Security Experts:

Vulnerability in Skype for Android Exposes Sensitive Data

Justin Case at AndroidPolice.Com says he has discovered a major flaw in some versions Skype for Android which could affect up to 10 million Skype for Android users.

The vulnerability stems from how Skype stores data, such as your contacts, profile, instant message logs, and more. Case says that Skype mistakenly left these files completely unencrypted and with improper permissions, allowing anyone or any application to read them.

Case says it’s possible that a rogue developer could modify an existing application with code to exploit the vulnerability and distribute the application via the Android Market. From there, Case says, “just watch as all that private user information pours in.”

This is an example of poor software development practices. Skype is much more sophisticated than most standard mobile apps, and with the software engineering team that's behind it, I would expect Skype to have better practices around security and the storing of sensitive data in an unencrypted state with improper permissions. Google and the Android Operating system aren't to blame for this one.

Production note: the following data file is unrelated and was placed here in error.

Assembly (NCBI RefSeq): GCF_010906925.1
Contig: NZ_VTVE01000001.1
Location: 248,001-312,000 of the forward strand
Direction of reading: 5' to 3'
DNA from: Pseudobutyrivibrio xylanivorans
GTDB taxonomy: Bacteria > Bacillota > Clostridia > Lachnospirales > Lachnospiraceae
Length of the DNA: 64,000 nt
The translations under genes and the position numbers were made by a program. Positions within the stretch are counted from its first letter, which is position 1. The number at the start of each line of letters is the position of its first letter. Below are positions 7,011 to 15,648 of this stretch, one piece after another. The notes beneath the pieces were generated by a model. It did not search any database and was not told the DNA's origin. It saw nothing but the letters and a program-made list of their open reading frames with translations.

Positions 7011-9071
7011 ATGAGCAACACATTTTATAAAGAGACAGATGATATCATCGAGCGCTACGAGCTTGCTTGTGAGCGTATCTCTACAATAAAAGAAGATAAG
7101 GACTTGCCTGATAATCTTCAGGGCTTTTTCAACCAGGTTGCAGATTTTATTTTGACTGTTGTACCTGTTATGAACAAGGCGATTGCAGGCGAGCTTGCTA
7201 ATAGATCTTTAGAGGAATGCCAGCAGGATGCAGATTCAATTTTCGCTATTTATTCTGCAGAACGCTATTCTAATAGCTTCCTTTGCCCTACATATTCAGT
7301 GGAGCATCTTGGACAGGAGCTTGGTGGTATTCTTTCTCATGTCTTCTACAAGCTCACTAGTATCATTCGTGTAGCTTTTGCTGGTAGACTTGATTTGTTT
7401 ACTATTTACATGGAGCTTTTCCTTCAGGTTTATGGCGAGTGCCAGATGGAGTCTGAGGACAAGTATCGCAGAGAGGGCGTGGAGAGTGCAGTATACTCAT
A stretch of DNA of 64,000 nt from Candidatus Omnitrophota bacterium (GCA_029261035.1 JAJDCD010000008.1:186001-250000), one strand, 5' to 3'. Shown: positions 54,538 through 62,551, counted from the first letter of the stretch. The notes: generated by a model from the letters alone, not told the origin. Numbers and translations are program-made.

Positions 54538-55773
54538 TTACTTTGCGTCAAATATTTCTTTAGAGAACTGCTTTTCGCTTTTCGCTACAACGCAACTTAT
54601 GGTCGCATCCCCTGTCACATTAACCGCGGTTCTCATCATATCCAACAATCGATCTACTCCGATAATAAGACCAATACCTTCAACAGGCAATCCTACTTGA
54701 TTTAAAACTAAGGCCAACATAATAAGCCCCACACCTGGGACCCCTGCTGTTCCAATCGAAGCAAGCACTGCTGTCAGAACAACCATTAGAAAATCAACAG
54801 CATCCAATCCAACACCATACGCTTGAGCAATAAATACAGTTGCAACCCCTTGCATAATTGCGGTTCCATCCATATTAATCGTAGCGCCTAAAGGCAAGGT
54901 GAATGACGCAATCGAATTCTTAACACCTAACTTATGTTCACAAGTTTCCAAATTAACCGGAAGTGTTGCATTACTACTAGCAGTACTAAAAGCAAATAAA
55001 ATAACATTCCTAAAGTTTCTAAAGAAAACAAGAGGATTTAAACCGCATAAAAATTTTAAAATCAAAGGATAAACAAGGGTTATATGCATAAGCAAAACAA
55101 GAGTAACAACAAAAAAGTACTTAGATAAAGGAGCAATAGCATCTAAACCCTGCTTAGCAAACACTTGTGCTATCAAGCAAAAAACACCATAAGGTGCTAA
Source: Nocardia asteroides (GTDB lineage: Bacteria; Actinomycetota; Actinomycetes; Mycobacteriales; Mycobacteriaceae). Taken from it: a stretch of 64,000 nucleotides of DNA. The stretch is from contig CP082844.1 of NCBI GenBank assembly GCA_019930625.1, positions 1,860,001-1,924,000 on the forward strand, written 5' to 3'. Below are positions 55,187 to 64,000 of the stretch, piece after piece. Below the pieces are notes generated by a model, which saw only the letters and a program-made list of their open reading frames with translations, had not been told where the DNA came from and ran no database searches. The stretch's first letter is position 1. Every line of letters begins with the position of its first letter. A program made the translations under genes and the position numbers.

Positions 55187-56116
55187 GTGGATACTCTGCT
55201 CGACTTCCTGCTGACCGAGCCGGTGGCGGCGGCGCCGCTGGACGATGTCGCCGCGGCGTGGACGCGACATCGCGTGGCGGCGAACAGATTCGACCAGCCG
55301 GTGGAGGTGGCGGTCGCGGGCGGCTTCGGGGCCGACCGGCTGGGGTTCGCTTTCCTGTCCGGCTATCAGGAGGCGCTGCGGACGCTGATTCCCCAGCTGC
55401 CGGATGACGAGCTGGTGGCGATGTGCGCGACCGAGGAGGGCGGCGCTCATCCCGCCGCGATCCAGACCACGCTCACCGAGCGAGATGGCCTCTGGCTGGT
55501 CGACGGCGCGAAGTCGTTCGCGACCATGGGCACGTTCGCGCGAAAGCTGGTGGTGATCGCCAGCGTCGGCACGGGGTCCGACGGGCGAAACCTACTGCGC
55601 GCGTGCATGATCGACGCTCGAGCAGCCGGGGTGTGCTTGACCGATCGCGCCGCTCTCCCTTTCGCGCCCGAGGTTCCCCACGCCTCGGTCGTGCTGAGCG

Skype Mobile for Verzion appears to be safe and not have the vulnerability.

Acknowledging the vulnerability, Skype's Chief Security Officer, Adrian Asher, wrote in a blog post, “It has been brought to our attention that, were you to install a malicious third-party application onto your Android device, then it could access the locally stored Skype for Android files.” Asher also cautioned users to be mindful of what apps they are downloading. “To protect your personal information, we advise users to take care in selecting which applications to download and install onto their device.”

Justin Case put together a good blog post describing the vulnerability in more detail on a technical level.

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For more than 10 years, Mike Lennon has been closely monitoring the threat landscape and analyzing trends in the National Security and enterprise cybersecurity space. In his role at SecurityWeek, he oversees the editorial direction of the publication and is the Director of several leading security industry conferences around the world.